Roxborough State Park

Trail Length: 5.2-mile loop (South Rim Loop –  3 miles/Fountain Valley Loop – 2.2 miles)
Trailhead Location:    Take Wadsworth south past Chatfield State Park. Turn left on Waterton Road (just before the entrance to Lockheed Martin.) Continue on Waterton Road—crossing the South Platte River, until it ends at North Rampart Range Road (1.6 miles) Turn right (south) on North Rampart Range Road. Continue south past Roxborough Village and the Foothills Water Treatment Plant. (2.3 miles) At the intersection of North Rampart Range Road and Roxborough Park Road (just before the entrance to Arrowhead golf course), turn left onto Roxborough Park Road. Take the next right on East Roxborough Drive(about 50 yards away) to enter the park.

Looking for a trail we hadn’t hiked in a while, we decided to head over to Roxborough State Park on Sunday.  The weather was warm – around 60 degrees so it was another good day to get out.

Roxborough State Park is known for its dramatic red sandstone formations that tilt at a 60 degree angle.  The park contains 3,339 acres.  In 1902 Henry S. Persse along with business partners formed a land development company to develop the park area into a resort. It was to have a hotel, golf course and guest cottages.  After a visit by Denver Mayor Robert W. Speer, the mayor felt the place was far too scenic to be in private hands and suggested it become part of Denver’s park system.

Persse constructed his stone house in 1903 from locally quarried stone with red mud used as mortar. He never lived in the house year round but used it for guests to promote his vision of a Roxborough Park resort.  In 1975, the Colorado Division of State Parks purchased 500 acres of Persse’s land to form the Roxborough State Park and since then has brought the total up to over 3,000 acres.

We headed over to the park and headed up the South Rim Trail around 12:45pm.  Some deer we saw right near the parking lot before heading up the trail.

Roxborough Park-Deer

Some views of the red rock formations right near the parking area. Roxborough Park

Roxborough Park

Heading up the trail – it was pretty slushy and snowy. Roxborough Park-Trail

As we climbed higher along the South Rim, we caught sight of some more deer down in the valley. Roxborough Park-Deer

The higher up along the rim we climbed, the better view we had looking back northwest down the valley.  From this vantage point, you get a good perspective of the dramatic red sandstone formations. Roxborough Park

Roxborough Park

A section of the trail with a little deeper snow and less slushy here. Roxborough Park-Trail

A close up view of the red rocks.

Roxborough Park

We soon reached the top of the rim, headed to the west across the end of the valley, and then started heading back north along the other side of the valley.  A look back to the east across the valley to the trail we had come up on. Roxborough Park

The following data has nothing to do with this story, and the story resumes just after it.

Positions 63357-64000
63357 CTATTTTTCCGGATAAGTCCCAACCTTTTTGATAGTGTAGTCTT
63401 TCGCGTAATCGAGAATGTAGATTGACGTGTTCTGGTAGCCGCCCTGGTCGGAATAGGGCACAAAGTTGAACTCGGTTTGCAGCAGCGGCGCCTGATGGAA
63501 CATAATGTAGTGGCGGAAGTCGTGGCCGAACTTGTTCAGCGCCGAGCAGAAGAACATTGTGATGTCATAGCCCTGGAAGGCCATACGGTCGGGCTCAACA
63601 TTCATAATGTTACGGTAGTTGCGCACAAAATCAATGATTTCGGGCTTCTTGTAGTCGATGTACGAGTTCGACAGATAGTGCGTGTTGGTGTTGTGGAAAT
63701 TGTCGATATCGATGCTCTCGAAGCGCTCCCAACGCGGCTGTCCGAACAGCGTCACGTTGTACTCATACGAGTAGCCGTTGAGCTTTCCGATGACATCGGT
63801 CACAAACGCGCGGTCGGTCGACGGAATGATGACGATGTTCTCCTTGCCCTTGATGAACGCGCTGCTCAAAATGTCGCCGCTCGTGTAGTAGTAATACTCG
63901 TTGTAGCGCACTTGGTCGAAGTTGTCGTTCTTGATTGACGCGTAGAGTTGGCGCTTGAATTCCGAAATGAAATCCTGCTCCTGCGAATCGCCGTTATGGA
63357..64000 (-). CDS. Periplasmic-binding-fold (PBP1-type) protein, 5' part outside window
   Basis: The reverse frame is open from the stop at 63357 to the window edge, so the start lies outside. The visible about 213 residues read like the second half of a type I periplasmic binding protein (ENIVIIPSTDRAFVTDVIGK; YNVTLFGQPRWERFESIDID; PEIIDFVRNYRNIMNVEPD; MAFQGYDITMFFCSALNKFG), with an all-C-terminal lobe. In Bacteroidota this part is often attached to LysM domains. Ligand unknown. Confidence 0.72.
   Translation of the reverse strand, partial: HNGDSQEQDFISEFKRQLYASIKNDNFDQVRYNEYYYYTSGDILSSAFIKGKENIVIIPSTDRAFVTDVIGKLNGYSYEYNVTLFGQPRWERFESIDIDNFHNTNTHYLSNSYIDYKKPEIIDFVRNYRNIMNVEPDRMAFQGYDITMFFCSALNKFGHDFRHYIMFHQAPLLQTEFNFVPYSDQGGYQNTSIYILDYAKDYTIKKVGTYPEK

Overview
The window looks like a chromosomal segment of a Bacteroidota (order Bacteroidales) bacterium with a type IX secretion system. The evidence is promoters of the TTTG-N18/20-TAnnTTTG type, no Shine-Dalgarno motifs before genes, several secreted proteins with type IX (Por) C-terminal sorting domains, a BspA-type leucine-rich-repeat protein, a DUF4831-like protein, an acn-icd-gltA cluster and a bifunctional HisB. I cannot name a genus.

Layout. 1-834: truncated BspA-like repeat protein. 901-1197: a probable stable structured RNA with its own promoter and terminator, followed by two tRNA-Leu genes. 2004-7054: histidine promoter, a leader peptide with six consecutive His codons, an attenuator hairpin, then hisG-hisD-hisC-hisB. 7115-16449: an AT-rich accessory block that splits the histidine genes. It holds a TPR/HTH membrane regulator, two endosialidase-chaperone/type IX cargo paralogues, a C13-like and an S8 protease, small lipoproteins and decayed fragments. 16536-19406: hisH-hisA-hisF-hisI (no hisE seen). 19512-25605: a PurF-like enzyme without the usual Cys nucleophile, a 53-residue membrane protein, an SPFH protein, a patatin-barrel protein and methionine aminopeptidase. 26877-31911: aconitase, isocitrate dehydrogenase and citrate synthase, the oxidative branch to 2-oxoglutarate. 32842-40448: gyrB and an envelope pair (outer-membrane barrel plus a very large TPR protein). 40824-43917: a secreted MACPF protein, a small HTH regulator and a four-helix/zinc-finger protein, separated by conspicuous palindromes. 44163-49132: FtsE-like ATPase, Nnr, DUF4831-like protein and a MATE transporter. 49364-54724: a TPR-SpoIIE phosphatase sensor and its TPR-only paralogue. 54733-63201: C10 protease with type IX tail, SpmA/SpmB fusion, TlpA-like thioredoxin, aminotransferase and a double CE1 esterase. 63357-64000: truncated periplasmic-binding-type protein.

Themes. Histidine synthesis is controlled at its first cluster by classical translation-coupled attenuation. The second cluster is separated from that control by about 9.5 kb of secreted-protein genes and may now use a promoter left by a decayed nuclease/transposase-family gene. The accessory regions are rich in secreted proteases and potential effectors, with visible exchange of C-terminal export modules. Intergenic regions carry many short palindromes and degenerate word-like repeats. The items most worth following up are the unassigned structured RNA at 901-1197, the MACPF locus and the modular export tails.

The trail was quite slushy here.  Here you can really how red the water is in the puddles were sloshing through.

Roxborough Park-Slushy Trail

We continued along the trail as it brought us closer to many unique rock formations.

Roxborough Park

Roxborough Park

Roxborough Park

Roxborough Park

Roxborough Park

Looking northwest along the trail.

Roxborough Park

Roxborough Park

So many stunning views of the red rock formations.

Roxborough Park

Roxborough Park

Roxborough Park

We hiked back down to the bottom of the valley and came to the intersection with the Carpenter Peak Trail about 2:30pm.

Roxborough Park-Trail Sign

Roxborough Park

We continued back to the Visitor Center and then headed out onto the Fountain Valley Loop Trail about 2:50pm.

Views along the Fountain Valley Loop Trail.

Roxborough Park

Roxborough Park

Roxborough Park

Roxborough Park

At the very north end of the loop we came to the Henry S. Persse house which was constructed in 1903.  Persse planned to make this scenic location into a resort and used the house to entertain guests.

Roxborough Park-House

The deer were still hanging out near the visitor center when we got back there around 4:00pm

Roxborough Park-Deer

As we headed back to the car, we noticed this yucca tree.  We have seen many yucca plants when hiking but never a yucca tree.

Roxborough Park-Yucca Tree

Roxborough Park-Yucca Tree

Roxborough Park-Yucca Tree

Even though our feet were cold and soaking wet from all of the snow, slush, and water on the trail, we were still happy that we got out and enjoyed the afternoon in the park!

9 thoughts on “Roxborough State Park

  1. Thanks Lesley! I am wanting to get up to Rocky Mountain National Park soon – all of your wonderful photos from the area are making me anxious to get up there!

    • I hope you do! We are hoping to squeeze at least one more snowshoeing trek in before winter ends. We are thinking our next trip will be to Lake Helene. We have never been to that one, looks interesting. 🙂

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